Black children in the South attended segregated schools that were dilapidated. They used books castoff from white schools. At times they attended
classes in churches and lodge halls because the local school board did not provide buildings for black students. Two men worked to change all that. Booker T. Washington, founder of Tuskegee Institute and Julius Rosenwald, a Chicago philanthropist, instituted a program that eventually built 464 schools in Texas and almost 5,000 across the South.
Julius Rosenwald, son of German-Jewish immigrants, became part owner in Sears, Roebuck & Company in 1895, and from 1908 until 1925 he served as the Sears president. As his wealth grew he increased his contributions, especially to educational and religious institutions. His friendship and work with other philanthropists such as Paul J. Sachs of Goldman Sachs, led to Rosenwald meeting Booker T. Washington.
In 1911, Rosenwald wrote: “The horrors that are due to race prejudice come home to the Jew more forcefully than to others of the white race, on account of the centuries of persecution which we have suffered and still suffer.” After Rosenwald gave Tuskegee Institute $25,000 for a black teacher-training program in 1912, Booker T. Washington, the school’s founder, convinced Rosenwald to allow part of the money for a pilot program to build six schools in rural Alabama. Impressed with the results, two years later Rosenwald donated $30,000 for construction of 100 rural schools and then he gave additional money for building another 200 schools. By 1920 the Julius Rosenwald Fund began a rural school building program for black children that continued for the next twelve years in fifteen states, including Texas.
To qualify for the grants, which ranged from $500 for a one-teacher facility to $2,100 for a school large enough for ten teachers, the local black community had to raise matching money in the form of cash, in-kind donations of materials, and labor. Many of the schools were in freedmen communities where the residents were eager to offer education for their children. Black men often cut the lumber, hauled the material, and served as carpenters. The land and building had to be deeded to local authorities, and the property had to be maintained as part of the school district. The district was required to furnish new desks and blackboards for all classrooms as well as two hygienic privies for each building. Classes had to be held for more than five months of the year.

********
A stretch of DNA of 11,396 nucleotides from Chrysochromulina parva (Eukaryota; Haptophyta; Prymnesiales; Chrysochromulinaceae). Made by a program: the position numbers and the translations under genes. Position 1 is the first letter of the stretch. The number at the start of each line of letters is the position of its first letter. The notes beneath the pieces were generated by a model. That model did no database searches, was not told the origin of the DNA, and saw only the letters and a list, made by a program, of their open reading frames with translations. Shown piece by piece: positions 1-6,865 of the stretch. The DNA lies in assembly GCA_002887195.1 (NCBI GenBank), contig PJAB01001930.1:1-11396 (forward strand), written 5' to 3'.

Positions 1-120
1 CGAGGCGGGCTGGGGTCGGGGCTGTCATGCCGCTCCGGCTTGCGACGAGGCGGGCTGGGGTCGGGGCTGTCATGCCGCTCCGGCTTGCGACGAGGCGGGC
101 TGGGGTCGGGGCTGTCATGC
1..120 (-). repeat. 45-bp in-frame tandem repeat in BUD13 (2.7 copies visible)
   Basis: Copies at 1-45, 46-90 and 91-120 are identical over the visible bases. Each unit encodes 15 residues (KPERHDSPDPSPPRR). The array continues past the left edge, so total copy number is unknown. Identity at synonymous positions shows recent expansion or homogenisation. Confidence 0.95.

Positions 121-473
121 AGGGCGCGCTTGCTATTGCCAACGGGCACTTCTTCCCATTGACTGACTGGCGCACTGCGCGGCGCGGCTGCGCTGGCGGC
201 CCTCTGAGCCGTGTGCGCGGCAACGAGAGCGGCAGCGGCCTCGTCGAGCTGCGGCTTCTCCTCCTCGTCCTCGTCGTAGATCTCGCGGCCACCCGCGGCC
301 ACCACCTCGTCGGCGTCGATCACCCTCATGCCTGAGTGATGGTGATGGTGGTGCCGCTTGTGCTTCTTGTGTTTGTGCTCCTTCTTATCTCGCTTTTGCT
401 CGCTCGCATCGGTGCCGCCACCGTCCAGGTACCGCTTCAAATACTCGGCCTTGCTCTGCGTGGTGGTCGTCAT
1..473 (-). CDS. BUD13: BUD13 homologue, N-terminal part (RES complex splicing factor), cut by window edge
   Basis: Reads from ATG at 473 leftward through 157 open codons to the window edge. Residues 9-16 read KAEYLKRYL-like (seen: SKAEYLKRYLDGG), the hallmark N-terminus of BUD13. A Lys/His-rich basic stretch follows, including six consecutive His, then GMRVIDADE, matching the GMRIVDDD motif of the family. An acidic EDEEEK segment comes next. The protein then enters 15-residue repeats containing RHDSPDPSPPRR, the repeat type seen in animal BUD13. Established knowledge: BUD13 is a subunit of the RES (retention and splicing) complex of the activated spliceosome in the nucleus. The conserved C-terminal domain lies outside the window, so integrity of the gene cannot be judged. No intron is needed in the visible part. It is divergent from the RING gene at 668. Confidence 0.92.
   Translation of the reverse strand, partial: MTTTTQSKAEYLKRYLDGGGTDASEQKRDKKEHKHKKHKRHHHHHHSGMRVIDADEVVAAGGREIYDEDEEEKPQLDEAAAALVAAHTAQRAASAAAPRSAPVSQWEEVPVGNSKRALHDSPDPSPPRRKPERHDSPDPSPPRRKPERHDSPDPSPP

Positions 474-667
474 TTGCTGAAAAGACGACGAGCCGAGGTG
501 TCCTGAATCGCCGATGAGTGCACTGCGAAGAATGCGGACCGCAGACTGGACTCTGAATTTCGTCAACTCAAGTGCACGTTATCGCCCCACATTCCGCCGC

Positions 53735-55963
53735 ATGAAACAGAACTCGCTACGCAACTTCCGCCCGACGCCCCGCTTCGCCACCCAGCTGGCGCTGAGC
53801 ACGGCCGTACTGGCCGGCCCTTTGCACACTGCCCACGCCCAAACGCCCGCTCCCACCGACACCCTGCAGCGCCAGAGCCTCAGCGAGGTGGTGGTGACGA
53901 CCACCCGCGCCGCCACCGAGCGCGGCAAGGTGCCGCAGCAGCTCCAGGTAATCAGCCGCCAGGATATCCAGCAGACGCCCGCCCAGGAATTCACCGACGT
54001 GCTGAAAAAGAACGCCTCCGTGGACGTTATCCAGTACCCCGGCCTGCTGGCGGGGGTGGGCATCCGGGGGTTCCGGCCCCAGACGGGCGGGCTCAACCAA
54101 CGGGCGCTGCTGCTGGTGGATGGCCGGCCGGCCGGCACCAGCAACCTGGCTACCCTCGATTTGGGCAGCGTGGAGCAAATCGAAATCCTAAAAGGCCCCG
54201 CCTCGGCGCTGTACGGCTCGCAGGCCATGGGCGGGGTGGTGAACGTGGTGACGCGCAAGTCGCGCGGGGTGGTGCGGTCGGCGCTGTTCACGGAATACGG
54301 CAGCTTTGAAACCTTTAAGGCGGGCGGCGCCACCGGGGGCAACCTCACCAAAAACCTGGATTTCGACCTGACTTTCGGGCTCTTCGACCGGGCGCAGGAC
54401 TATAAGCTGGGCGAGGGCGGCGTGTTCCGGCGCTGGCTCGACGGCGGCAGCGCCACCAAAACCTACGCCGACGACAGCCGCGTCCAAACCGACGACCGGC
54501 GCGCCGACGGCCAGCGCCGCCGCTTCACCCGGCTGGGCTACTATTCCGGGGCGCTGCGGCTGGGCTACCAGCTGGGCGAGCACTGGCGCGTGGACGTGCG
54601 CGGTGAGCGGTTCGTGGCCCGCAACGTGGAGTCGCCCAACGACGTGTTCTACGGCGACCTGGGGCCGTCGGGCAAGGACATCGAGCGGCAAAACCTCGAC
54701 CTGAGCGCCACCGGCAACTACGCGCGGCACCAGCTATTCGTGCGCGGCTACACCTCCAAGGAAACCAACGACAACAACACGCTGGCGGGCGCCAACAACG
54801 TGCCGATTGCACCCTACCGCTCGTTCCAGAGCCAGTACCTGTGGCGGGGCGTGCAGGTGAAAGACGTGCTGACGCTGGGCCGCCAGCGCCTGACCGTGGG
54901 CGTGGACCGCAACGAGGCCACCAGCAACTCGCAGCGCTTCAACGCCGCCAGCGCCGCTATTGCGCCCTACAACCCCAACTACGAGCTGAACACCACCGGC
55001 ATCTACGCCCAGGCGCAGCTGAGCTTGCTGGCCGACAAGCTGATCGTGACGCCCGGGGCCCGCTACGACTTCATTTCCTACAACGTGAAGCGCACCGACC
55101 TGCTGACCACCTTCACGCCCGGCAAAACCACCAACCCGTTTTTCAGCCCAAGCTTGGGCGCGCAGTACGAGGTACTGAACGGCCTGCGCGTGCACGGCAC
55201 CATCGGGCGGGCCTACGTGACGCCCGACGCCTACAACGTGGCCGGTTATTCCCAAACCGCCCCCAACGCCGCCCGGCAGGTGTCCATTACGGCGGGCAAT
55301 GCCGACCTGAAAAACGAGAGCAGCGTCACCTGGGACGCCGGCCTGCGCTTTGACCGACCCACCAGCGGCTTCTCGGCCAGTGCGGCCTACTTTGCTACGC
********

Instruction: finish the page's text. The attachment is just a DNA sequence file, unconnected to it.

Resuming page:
Floor plans were specific as well. The designs, which offered the latest in modern construction for the time, included large windows on the east side of the building to allow for maximum natural lighting and small high windows on the west side to insure cross ventilation while keeping out the hot afternoon sun. Many white schools adopted the Rosenwald designs because they were free and were found to be so efficient.
During the twelve-year program in Texas over 57,000 black students were served by almost 1,300 teachers. Black citizens contributed $392,000; white citizens gave $60,000; tax funds totaled $1.6 million; and the Rosenwald Fund contributed $420,000.
Julius Rosenwald, who died in 1932, said it was easier to make a million dollars honestly than to give it away wisely. With that in mind and in light of changing social and economic conditions, he directed that all the Rosenwald Fund be spent within twenty-five years of his death. By 1948 when the fund ended, Rosenwald and his fund had given over $70 million to schools, colleges, museums, Jewish charities, and black institutions.
Ten to fifteen Rosenwald schools survive in Texas, and some are being restored as museums and
community centers. In keeping with the original funding efforts, citizens are raising the money to bring back the historic buildings. Women in the Pleasant Hill area are selling quilts to restore their Rosenwald School; a Baptist Church near Seguin is using the Sweet Home Vocational and Agricultural High School as their fellowship hall and nutritional center; and this youtube video tells the story of the Columbia Rosenwald School. The Texas Historical Commission began in the mid-1990s to inventory the history of the Rosenwald School building project and to apply for listings on the National Register of